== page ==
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Pocketmags Digital Magazines
Pocketmags Digital Magazines

All about Almodóvar

The film director’s vision liberated Spanish culture from the Franco era, argues Miranda France

Pedro Almodóvar’s childhood plays out like a scene from one of his films. A little boy, sent away from his village in La Mancha to be educated by salacious priests, takes refuge in the cinema at the end of the street. The setting is Extremadura, in Spain’s arid heartland, where the light is thick and yellow. In the dark cinema, Hollywood divas flicker in alluring close-up. The seminary’s director warns that watching American films may send little Pedro to hell. His friends think it’s odd that he’s more interested in the love life of Ava Gardner than in the usual childhood games. Cue transsexuals, a bullfighter and a plangent bolero.

Those last three elements aside (they came later) it’s curious how many of the themes that preoccupy Almodóvar, now 66, have been with him from the start: Hollywood glamour, religious oppression, the liberating power of transgression, the love of family. The filmmaker, whose work is being celebrated by the British Film Institute in a season running throughout August and September, has made a colourful career of his obsessions. That, in turn, has made him the world’s most famous film director not working in English. “In terms of dramatic creativity there are three Spanish icons,” says academic and critic Maria Delgado: “Cervantes, Lorca and Almodóvar.”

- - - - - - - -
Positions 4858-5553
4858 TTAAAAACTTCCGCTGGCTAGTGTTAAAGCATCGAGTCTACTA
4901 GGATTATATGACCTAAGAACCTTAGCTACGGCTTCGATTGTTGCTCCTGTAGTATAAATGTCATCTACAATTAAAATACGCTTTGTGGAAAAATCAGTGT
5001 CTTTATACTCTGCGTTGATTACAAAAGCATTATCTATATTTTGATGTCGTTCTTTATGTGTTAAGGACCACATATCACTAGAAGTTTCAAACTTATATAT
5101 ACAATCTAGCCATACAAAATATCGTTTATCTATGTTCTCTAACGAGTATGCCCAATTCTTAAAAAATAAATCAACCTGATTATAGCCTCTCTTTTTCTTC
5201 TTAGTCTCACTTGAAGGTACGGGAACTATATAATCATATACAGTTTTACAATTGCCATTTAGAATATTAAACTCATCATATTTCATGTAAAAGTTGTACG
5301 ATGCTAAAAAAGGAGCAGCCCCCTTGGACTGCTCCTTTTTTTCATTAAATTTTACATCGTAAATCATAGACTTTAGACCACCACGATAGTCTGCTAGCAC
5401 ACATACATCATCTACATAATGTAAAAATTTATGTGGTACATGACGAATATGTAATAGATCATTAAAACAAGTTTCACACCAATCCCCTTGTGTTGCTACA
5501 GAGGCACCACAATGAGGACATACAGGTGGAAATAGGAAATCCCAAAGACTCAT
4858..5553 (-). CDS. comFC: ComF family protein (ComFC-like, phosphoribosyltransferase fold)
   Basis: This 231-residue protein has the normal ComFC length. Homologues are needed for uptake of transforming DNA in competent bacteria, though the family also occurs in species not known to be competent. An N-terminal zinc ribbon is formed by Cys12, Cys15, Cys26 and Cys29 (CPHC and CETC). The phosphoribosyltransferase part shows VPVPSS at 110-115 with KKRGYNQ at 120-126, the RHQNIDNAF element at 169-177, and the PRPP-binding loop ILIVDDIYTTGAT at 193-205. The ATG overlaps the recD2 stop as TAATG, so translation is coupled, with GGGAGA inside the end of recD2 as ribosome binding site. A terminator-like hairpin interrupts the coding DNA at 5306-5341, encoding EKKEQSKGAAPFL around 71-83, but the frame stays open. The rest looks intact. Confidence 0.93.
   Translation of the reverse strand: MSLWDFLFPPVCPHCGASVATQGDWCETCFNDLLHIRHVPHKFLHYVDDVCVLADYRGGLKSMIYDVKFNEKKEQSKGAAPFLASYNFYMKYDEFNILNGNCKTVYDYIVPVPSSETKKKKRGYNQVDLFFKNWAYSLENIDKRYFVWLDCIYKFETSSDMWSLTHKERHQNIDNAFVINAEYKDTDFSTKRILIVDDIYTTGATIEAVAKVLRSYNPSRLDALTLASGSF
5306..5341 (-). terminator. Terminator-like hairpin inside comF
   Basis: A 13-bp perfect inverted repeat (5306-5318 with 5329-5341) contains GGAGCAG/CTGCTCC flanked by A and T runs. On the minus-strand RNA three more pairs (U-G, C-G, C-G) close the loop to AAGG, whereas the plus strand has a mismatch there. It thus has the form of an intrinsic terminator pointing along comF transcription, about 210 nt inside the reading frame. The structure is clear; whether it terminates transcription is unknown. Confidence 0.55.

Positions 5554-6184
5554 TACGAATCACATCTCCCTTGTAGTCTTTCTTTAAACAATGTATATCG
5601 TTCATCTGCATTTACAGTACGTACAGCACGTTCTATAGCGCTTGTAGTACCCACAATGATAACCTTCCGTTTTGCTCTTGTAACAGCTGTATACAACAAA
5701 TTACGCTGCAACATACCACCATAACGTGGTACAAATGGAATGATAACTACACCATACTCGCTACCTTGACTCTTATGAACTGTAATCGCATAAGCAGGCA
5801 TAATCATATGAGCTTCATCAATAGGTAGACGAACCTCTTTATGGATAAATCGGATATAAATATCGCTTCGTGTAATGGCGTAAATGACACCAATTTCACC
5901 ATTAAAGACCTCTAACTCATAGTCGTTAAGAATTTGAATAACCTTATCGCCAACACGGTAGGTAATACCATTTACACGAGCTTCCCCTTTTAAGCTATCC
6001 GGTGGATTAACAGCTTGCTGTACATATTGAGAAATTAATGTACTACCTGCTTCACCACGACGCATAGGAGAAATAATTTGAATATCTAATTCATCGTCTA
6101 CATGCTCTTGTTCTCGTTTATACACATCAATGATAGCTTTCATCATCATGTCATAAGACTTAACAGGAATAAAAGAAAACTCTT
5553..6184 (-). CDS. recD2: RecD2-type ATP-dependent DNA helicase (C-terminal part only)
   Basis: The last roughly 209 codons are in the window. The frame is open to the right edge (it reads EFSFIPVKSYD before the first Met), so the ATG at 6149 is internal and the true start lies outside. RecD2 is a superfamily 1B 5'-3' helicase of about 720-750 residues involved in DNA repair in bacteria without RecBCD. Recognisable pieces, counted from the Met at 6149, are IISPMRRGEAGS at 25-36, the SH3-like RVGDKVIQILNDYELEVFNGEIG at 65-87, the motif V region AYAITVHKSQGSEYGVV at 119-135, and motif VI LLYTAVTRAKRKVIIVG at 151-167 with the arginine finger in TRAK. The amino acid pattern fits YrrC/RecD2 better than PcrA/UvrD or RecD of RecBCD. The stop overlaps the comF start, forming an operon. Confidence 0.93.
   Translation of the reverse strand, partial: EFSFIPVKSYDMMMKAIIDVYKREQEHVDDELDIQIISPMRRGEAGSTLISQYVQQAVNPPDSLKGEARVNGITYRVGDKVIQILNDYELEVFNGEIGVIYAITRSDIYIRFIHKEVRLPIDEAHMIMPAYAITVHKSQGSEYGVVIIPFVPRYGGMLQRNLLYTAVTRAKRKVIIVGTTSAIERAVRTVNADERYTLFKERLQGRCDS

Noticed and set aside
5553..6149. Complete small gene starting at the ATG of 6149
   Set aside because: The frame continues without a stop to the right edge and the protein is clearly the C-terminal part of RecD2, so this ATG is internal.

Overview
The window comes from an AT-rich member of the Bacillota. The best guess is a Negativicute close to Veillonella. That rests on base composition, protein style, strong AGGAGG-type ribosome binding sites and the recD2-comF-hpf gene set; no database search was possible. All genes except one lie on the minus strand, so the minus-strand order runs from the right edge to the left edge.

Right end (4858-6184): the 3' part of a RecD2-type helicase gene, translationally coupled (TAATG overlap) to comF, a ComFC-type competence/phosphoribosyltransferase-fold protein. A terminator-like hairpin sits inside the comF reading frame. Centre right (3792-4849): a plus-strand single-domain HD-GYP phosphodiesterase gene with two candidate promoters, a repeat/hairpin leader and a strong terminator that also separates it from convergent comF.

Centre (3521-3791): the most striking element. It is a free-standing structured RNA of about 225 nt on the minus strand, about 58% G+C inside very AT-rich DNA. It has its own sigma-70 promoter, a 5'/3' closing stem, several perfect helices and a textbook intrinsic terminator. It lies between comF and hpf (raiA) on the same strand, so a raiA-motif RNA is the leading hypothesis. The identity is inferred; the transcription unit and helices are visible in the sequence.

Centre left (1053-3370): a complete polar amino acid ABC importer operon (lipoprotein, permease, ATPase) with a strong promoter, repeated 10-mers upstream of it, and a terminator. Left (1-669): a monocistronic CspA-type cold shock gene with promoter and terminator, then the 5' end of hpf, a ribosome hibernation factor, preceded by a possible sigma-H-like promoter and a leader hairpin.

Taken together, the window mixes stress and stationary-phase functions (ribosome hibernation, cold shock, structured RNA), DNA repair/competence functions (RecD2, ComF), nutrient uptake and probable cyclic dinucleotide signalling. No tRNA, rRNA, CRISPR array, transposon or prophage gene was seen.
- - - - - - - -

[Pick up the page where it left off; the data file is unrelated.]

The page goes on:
Like Cervantes, Almodóvar comes from La Mancha and like Lorca, his childhood was, in his own words, “very folkloric.” His father hauled barrels of wine by mule. His mother read and wrote letters for illiterate neighbours in the village and taught Almodóvar to do the same. In 1949, the year he was born, poverty in Spain was such that whole villages in the south abandoned their homes and migrated north looking for work. In the early 1960s, Spain’s ruler General Franco approved an apertura, a cautious opening of the country to foreign influences, partly intended to encourage tourism. Its unintended consequence was to show young Spaniards how different life could be.

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In Prospect’s September issue: Paul Johnson argues that there is no getting away from the fact our economic prospects have got worse post-Brexit. Paul Wallace attempts to outline how the government will try and deal with that situation, while Nicolas Véron suggests that The City of London will decline outside the European Union. On a brighter note, Clive James explores what we can learn from the television show Mad Men. Also in this issue: Patience Wheatcroft, the Conservative peer, suggests that Brexit might not be a done deal with a rebellion in the Lords possible. Thomas Chatterton Williams explores the work and Beyoncé and argues that black artists are failing to say anything profound and James Dyson outlines how he would rule the world.